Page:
The Chancellor's Autumn Statement next Thursday 5 December could bring bad news for savers. For starters rumours have been swirling that a cap on the lifetime amount that can be invested in ISAs may be announced. Meanwhile the Government is considering cutting the amount that can be withdrawn as a tax-free lump sum from a pension on retirement.
At present those retiring can take up to 25 per cent of their pension pot as a cash lump sum and pay no tax on it.
When the Government is looking to increase its tax take, that's a giveaway that is easy to cut. But if they do so, it would be a blow to anyone who has already made plans based on the amount they can get.
John Fletcher, director of financial planning at Brewin Dolphin, said: "The worst thing the Chancellor could do is restrict pension savings further. The public is already losing trust in pensions and any restriction on the 25 per cent lump sum would limit the attractions of saving."
Auto-enrolment is making a difference with pensions on the increase for the first time in years, pointed out Andy James, head of retirement planning at Towry, so the Chancellor should resist the temptation to fiddle further. "My plea to Mr Osborne is to leave things alone and let the changes bed in, nothing puts people off doing something more than uncertainty."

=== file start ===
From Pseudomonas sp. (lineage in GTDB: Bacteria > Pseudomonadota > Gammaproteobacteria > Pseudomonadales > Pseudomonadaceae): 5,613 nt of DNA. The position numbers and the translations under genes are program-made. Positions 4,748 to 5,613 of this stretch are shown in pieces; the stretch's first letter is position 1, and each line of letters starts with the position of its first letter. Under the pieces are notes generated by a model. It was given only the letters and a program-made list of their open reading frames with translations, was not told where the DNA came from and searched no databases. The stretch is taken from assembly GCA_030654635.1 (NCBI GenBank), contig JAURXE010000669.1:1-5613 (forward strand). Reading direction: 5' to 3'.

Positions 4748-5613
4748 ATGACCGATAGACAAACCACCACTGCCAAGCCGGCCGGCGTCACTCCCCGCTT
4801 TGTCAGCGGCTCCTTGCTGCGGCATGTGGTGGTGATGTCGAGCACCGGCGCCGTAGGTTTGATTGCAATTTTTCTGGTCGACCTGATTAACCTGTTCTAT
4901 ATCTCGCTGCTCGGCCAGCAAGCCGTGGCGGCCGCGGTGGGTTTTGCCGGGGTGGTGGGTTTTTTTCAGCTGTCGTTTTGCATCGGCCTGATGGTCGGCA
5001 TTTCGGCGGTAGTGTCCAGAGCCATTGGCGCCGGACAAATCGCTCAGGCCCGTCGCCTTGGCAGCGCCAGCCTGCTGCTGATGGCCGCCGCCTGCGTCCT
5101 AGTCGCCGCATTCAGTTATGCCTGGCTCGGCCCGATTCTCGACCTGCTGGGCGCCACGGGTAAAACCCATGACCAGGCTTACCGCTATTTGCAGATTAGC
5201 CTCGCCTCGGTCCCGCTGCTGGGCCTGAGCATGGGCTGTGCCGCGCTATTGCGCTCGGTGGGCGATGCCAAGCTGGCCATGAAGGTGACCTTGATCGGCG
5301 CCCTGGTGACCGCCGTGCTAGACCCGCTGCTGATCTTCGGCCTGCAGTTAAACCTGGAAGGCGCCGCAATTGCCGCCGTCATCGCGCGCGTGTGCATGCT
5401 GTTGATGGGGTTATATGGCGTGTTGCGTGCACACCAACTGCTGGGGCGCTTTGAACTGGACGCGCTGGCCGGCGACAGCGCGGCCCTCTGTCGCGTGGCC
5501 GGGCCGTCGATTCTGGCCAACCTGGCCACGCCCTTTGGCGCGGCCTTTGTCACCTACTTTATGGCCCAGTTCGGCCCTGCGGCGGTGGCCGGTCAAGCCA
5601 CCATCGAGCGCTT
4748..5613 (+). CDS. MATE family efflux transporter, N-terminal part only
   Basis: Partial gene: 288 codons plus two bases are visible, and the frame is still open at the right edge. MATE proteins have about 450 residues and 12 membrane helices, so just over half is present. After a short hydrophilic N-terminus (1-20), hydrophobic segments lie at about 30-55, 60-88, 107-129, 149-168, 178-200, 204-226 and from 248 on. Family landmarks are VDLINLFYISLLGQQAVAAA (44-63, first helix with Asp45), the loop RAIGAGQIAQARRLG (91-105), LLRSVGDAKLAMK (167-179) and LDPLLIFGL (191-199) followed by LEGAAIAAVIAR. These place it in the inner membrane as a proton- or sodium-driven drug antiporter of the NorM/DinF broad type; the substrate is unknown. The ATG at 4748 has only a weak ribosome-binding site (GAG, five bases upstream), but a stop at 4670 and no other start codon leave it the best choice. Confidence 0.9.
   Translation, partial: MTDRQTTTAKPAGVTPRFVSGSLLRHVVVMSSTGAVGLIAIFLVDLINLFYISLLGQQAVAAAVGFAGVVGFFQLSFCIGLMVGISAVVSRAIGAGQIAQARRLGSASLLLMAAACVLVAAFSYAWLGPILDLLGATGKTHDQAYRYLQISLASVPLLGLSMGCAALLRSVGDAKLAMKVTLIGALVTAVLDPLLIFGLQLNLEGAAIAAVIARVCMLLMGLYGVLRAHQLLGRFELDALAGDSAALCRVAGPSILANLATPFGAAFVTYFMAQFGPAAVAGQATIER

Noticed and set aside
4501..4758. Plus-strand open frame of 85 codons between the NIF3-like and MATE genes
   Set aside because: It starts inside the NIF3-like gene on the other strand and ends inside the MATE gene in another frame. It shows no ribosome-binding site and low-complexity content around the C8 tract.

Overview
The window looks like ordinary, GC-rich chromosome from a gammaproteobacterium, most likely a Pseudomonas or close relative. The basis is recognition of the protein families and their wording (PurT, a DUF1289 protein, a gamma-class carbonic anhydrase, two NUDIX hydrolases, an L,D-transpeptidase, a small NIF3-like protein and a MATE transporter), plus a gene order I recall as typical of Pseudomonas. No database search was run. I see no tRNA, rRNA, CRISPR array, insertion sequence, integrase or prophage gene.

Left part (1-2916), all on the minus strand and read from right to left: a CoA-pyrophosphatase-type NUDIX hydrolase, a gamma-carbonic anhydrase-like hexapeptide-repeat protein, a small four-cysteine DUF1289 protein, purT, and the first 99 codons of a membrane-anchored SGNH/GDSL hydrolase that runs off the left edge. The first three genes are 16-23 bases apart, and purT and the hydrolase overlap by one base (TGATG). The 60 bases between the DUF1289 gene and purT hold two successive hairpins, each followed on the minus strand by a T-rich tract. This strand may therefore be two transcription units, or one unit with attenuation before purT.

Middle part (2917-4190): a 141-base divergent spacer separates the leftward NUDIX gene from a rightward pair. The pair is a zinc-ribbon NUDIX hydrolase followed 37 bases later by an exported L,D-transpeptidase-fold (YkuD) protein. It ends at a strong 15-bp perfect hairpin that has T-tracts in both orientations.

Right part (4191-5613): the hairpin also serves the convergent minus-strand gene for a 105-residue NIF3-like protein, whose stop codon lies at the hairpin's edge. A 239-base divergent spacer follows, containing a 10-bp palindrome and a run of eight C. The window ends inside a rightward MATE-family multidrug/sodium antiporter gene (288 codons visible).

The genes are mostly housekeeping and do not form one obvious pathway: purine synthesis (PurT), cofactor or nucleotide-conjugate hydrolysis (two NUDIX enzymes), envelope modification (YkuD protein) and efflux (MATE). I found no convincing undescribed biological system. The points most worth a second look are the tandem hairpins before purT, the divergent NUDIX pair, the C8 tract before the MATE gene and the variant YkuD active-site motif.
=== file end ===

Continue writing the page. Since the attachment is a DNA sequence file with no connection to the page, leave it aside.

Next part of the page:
Jason Hollands, managing director at Bestinvest, agrees. "Continual reductions in the pension allowance leave the impression the system is in flux. Investors now need to be reassured that the goal posts won't keep moving."
He says the same certainty should surround ISAs. "Repeated calls to meddle with long-term investment allowances is having a deeply debilitating impact on people's willingness to save."
Dominic O'Connell, head of tax at Coutts, also warned against any tinkering with ISA limits. "Such measures could damage public confidence in both the UK's tax system and savings mechanisms."
However, experts predict there could be good news for first-time buyers in the Autumn Statement with another Stamp Duty holiday for properties valued between £125,000 and £250,000.
However Richard Godmon, partner at Menzies, would like the Chancellor to go further. "Osborne should abolish Stamp Duty for properties under £500,000 as this is a tax on mobility and freedom of movement."Reuse content